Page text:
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to other creeds found no place of worship from his money. Godin was a grand, liberal soul. Though educated a Catholic, he made the most liberal provision for every shade of belief among his working people, and he despised every form of narrowness and bigotry. Godin, too, was too noble a soul to descend to the arts of the politician, and would have despised himself had he solicited a vote from any of his people. So wonderful was the success of his industrial experiment at Guise that Louis Napoleon became jealous of the possibilities for labor which he had demonstrated, and that despicable fraud and royal scoundrel, "Louis the Little," repeatedly went out of his way to hamper his business, and even sought to disfranchise him.

Let us see how much of this is true,—if this man is really great, or only a pretender and a sham. It was once our privilege to visit the Familisterre. The visit extended through the better part of a week, and occurred at a very favorable time, including one of the two annual fête days (celebrating Education and Labor) peculiar to the institution. But the impression left on our mind was by no means favorable. The establishment seemed pervaded throughout by an atmosphere of supervision and routine, tempered here and there by awkward attempts at the picturesque. The air of buoyant contentment which the glowing accounts given of the Social Palace would lead one to expect did not characterize the members of the large household to any great extent. The workmen seemed to feel themselves and their class still the victims of oppression. A very slight acquaintance with them was sufficient to reveal the fact that their "boss" and "benefactor" does not appear as godlike in their eyes as in those that view him at a distance. In the presence of the inquiring observer their faces assumed an expression that seemed to say: "Oh, you think it's all very pretty, no doubt: no rags here, no dirt; everything clean and orderly, and a moderate degree of external comfort among us all. But all this has to be paid for by somebody, and it is the outside world that foots the bills. Our master has the reputation of being very kind and generous, but he is our master. We enjoy this material welfare at the expense of something of our independence. Besides, he's got a soft thing of it,—rolling up his millions year by year and excusing himself by distributing a certain proportion of his stealings among us; but he and the rest of us are living very largely on our fellow-laborers elsewhere, out of whose pockets these immense profits come."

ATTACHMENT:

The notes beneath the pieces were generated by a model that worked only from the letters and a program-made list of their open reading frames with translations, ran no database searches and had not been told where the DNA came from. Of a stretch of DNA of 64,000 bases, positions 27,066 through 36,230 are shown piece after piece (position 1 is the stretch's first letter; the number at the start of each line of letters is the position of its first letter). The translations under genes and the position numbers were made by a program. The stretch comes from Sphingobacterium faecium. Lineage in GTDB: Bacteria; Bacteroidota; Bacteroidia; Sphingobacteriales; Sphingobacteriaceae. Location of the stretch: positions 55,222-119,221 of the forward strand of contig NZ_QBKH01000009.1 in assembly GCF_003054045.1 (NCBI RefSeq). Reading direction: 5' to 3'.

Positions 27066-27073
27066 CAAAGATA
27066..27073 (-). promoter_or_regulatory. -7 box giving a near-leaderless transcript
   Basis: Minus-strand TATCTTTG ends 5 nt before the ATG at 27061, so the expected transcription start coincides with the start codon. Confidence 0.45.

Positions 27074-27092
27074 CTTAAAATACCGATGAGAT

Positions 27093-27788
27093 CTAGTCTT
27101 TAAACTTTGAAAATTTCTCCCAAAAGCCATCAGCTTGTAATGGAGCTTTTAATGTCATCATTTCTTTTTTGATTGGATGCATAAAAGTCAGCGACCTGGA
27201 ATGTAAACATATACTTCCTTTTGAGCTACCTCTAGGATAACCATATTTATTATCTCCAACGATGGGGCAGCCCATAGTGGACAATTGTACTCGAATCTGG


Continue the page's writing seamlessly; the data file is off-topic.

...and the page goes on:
And actual questioning proved that their faces told the truth. Inability to converse fluently in French prevented us from inquiring closely into details; but from an intelligent

young Russian visiting the place at the same time and on